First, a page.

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Italy locates 7 bodies at scorched crash site of helicopter

Air crews confirmed the site and ground crews initially located five bodies, and then the other two.
Italian Air force members take part in search and rescue operation
Italian Air force members take part in search and rescue operation for a helicopter that went missing in Pievepelago, Italy on Jun. 11, 2022.Italian Air Force/Handout/Anadolu Agency via Getty Images

ROME — Italian rescuers on Saturday located the bodies of seven people, including four Turkish and two Lebanese businessmen, who died when their helicopter crashed in a heavily forested, mountainous area in north-central Italy during a storm, authorities said.

Col. Alfonso Cipriano, who heads an air force rescue coordination unit that led the search since Thursday, said rescuers were tipped off to the crash site after a mountain runner reported seeing what he thought was a part of the mangled chopper during an excursion on Mount Cusna on Saturday morning.

Air crews confirmed the site and ground crews initially located five bodies, and then the other two, Cipriano told The Associated Press. The location was in a hard-to-reach valley and the chopper remains were hidden to air rescuers from the lush tree cover, but some branches were broken and burned, he said.

The helicopter disappeared from radar screens Thursday morning as it flew over the province of Modena in the Tuscan–Emilian Apennines. Electric storms had been reported in the area at the time, Cipriano said. The chopper was carrying seven people, including four Turkish citizens, two Lebanese and the Italian pilot, from Lucca to Treviso to visit a tissue paper production facility.

The two Lebanese were identified in Lebanon as Shadi Kreidi and Tarek Tayah, both executives at INDEVCO, an international manufacturing and industrial consultancy group. The two were said to be on a business trip.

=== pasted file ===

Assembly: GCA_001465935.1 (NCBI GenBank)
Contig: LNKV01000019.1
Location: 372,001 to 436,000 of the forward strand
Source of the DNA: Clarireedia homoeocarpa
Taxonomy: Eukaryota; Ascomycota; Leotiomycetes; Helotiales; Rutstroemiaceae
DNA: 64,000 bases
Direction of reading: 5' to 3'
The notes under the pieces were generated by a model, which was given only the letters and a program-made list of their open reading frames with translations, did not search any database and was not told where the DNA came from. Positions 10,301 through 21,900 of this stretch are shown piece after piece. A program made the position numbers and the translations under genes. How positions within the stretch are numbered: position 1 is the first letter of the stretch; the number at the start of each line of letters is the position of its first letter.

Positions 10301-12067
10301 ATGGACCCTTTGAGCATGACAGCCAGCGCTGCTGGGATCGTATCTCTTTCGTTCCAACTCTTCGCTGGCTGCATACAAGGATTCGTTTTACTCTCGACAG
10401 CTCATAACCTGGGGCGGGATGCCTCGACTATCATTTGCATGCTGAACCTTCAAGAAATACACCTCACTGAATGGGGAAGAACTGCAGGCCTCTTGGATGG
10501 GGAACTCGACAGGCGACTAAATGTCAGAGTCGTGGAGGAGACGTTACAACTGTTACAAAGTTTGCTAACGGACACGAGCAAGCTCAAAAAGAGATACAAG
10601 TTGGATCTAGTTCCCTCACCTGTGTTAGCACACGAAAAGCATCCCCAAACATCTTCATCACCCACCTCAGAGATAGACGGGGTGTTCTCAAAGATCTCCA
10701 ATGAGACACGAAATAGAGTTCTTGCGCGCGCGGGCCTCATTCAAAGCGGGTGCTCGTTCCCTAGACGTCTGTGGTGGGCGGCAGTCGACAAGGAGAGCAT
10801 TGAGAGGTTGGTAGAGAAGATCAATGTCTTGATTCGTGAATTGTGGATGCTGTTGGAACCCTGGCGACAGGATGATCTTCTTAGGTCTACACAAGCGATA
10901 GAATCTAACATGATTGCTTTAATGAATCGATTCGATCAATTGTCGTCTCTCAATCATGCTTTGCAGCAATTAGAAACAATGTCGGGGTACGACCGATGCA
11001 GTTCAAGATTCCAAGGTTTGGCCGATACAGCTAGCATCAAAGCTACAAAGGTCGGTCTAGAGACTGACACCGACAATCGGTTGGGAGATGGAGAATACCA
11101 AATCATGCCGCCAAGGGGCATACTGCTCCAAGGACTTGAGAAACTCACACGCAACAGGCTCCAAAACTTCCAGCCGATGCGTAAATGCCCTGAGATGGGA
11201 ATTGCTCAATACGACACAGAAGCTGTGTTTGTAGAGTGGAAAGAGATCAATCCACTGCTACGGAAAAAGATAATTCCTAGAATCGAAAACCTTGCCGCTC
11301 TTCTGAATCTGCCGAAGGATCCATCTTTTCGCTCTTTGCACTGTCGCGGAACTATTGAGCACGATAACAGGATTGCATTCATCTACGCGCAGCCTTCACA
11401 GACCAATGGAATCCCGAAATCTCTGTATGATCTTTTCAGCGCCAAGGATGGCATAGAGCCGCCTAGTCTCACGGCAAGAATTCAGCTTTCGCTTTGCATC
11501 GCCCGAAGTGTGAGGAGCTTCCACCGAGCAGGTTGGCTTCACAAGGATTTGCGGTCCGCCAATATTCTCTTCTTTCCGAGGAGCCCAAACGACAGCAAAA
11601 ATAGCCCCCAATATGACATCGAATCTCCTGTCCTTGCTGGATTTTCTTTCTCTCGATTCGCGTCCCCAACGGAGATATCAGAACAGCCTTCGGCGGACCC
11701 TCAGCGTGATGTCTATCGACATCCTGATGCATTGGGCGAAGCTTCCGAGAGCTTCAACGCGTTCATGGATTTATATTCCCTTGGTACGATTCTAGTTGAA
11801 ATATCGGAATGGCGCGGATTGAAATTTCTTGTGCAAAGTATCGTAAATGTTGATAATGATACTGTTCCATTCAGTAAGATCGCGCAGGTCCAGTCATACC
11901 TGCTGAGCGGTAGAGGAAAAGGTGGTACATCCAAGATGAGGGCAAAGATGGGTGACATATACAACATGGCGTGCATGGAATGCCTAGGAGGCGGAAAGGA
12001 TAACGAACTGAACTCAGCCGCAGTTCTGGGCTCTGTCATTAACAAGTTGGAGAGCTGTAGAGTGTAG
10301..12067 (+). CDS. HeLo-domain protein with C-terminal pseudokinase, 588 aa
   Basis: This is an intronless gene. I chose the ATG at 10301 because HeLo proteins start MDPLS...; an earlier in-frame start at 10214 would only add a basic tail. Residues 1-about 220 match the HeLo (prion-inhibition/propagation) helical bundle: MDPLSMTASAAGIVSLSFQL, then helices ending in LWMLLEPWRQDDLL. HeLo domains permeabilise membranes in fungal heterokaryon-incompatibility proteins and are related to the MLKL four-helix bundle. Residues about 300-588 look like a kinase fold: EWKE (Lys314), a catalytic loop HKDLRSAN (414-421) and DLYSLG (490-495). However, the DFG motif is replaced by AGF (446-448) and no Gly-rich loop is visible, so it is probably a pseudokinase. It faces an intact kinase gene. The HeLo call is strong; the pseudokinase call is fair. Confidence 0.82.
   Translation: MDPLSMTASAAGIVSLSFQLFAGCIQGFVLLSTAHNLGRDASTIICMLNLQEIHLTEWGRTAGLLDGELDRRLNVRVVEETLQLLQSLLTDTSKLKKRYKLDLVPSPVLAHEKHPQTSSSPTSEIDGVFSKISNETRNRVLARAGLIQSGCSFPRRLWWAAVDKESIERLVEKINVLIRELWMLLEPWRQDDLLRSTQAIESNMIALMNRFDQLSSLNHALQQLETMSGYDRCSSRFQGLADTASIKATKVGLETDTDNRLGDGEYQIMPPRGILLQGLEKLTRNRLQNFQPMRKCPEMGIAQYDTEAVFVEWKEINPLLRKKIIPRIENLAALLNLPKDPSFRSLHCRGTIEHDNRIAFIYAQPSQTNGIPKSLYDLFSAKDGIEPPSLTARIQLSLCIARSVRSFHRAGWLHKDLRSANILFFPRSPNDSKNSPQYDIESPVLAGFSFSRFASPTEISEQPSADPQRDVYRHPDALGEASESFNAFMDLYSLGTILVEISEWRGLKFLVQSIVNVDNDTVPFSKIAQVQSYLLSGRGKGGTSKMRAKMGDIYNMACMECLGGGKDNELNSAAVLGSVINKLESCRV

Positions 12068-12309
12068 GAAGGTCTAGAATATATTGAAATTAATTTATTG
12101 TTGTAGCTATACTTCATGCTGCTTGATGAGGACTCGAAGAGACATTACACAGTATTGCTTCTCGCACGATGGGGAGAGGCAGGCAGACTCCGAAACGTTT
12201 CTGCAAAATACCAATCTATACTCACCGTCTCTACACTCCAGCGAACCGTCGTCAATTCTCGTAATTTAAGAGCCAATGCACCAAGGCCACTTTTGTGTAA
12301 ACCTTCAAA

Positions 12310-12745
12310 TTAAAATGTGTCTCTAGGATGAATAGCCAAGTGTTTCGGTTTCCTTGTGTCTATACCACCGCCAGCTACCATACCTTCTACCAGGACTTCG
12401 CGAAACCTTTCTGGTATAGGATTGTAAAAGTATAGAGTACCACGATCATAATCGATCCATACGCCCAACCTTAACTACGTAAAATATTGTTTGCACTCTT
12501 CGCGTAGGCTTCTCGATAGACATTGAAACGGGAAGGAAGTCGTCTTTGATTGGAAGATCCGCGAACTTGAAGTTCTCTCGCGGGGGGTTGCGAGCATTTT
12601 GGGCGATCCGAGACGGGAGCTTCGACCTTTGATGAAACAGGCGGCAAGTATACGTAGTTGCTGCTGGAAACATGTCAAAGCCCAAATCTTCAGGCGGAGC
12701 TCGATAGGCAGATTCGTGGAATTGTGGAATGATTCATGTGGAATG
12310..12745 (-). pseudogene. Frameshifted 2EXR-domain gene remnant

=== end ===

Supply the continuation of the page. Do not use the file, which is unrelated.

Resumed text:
Tayah’s wife, Hala, was killed two years ago in the massive explosion at Beirut’s port, which took the lives of more than 215 people and injured thousands. Their daughter, Tamara, who was 11 at the time, was one of the few victims who met French President Emmanuel Macron when he flew to Beirut following the blast, gifting him a pin shaped like the map of Lebanon made by her mother, a jeweler, and getting an emotional hug in return.

Tarek and Hala Tayeh had two other children besides Tamara.

The Turks on board worked for Turkish industrial group Eczacibasi, which said they were taking part in a trade fair.

Eczacibasi confirmed in a statement with “great pain and sadness” that its director of factories, director of hygienic papers at its Yalova province factory, director of investment projects and production director at its Manisa province factory had died in the crash and relayed their condolences.

The crash site was about 10 kilometers (six miles) from where rescuers initially began searching based on the last cellular pings from the passengers’ phones. Cipriano said it might have taken hours more or even days to locate the site had it not been for the runner’s tip, given the difficult, lush terrain.


Zeina Karam in Beirut, and Zeynep Bilginsoy in Istanbul, contributed to this report.